The boogeyman of Zendikar has lost its throne. Once the best deck of Battle for Zendikar, this deck loses a lot of its power due to most cards that are high impact residing in BFZ. While a few may show up, there isn’t much to pair with the old UR decks in OGW. I still think the deck is good but not at the top of the food chain as it was. Most of the payoff resides in BFZ but there are a few goodies sprinkled in via OGW. These are the cards I would be looking for to consider this as my deck for battle this weekend.

Red-Green

The landfall deck is always one that resided with me as one I would rather be playing during a sealed event than a draft. This appears to remain true in OGW and has even added a few great cards to its roster that I think could position this deck right at the top of the food chain. I’m talking of course about the two card cycle Embodiment of (insert awesome name here). The Embodiment of both Fury and Insight are forces to be reckoned with. I was pleasantly surprised by these two gems as they create advantage that is unmatched by any other two card combination in either set. If you curve from Embodiment of Fury to Embodiment of Insight there is a very good chance that you just win that game as long as you have a land to follow up with on turn six. Its shortcoming is in its lack of removal but sometimes, with cards like these that never becomes an issue. These are the cards I would be excited to be playing in a RG Landfall deck this weekend.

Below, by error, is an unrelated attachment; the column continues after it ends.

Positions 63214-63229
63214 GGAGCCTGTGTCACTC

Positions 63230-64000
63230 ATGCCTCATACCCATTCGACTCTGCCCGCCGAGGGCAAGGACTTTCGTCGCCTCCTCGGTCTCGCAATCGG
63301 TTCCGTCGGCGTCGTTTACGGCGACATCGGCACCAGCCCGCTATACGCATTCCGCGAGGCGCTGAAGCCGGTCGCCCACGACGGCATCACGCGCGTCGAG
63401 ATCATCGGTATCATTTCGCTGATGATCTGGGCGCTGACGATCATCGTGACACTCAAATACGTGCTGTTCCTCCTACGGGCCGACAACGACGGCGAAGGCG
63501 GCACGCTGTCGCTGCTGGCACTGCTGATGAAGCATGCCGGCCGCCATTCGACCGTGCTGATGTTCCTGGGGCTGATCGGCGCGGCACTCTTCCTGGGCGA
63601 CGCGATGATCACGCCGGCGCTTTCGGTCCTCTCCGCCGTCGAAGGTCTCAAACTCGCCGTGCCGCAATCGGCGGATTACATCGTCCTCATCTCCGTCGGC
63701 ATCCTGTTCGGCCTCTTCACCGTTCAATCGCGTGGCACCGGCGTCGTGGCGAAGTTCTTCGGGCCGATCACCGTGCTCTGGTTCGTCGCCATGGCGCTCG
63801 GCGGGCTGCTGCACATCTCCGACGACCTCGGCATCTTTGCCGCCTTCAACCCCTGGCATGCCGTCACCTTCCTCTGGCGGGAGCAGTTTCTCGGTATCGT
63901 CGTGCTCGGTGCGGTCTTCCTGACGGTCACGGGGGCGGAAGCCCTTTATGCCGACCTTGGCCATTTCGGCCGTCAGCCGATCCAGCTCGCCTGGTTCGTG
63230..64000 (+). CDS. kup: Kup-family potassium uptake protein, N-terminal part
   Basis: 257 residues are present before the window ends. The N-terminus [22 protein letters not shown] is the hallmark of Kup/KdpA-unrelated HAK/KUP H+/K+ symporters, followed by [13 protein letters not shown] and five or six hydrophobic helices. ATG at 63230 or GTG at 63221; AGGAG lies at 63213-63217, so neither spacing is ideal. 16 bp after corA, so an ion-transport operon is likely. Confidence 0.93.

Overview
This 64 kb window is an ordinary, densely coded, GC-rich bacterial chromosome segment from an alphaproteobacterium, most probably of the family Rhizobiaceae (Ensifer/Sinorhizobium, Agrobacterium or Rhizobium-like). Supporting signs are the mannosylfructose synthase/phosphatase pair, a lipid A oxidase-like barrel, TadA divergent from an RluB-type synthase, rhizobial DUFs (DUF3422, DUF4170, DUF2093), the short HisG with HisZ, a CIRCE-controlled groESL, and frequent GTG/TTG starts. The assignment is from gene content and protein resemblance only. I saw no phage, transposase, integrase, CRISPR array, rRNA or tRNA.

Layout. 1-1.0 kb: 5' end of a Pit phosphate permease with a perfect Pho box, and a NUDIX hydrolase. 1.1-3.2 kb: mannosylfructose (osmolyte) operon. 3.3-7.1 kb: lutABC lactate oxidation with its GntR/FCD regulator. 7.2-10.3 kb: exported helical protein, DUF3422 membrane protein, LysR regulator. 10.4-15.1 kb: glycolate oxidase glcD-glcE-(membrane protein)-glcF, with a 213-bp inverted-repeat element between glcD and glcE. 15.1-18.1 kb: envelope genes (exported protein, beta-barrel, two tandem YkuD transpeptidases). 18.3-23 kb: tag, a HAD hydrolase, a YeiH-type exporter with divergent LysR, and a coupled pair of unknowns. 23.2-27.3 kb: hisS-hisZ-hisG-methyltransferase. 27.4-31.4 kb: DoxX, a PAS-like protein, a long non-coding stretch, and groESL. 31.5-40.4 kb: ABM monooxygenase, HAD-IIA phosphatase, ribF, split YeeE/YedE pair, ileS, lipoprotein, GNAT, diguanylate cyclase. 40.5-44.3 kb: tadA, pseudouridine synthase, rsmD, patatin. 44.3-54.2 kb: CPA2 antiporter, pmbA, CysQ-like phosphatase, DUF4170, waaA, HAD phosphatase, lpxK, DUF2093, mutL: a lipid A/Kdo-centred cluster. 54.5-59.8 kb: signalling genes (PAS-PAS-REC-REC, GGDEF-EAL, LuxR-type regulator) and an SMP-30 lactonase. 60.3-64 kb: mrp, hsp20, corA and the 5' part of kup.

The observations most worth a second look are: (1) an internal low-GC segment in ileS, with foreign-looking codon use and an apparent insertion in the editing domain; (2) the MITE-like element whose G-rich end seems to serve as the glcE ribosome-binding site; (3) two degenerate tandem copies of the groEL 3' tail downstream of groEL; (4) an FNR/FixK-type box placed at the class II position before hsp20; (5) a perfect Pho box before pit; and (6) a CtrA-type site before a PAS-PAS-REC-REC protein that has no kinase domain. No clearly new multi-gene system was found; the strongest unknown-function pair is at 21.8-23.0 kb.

Blue-Green

Blue Green was an archetype that was hardly played due to the difference in game plans. Blue was able to provide tempo and a few evasive threats but there wasn’t much in the four slot that you actually wanted to play. Sadly, the deck doesn’t gain much traction in OGW though the payoff card, Void Grafter, is quite good. I don’t think that there is enough removal to efficiently build this deck and I am leery of drafting it as well. If I were to play this deck I would look to go into a third color and have these cards at my disposal:


 

In conclusion, I would like to thank all of you for reading this and once again encourage you to spend some time finding out the details of your favorite colors, the removal, threats, and support cards to make sure I didn’t miss anything in this novel. I am quite confident that if you do, you will find a bounty of prize packs waiting to be had. This set looks like a blast to add in with Battle for Zendikar in limited and I truly cannot wait to play it for myself. I’d love to hear about your findings in limited for this set so please, drop a comment and let me know what your favorite additions to this limited format are.

 

Happy Battles,

Josh

 

[editor’s note – really sorry for the delayed post on this! Enjoy the Pre-Release!]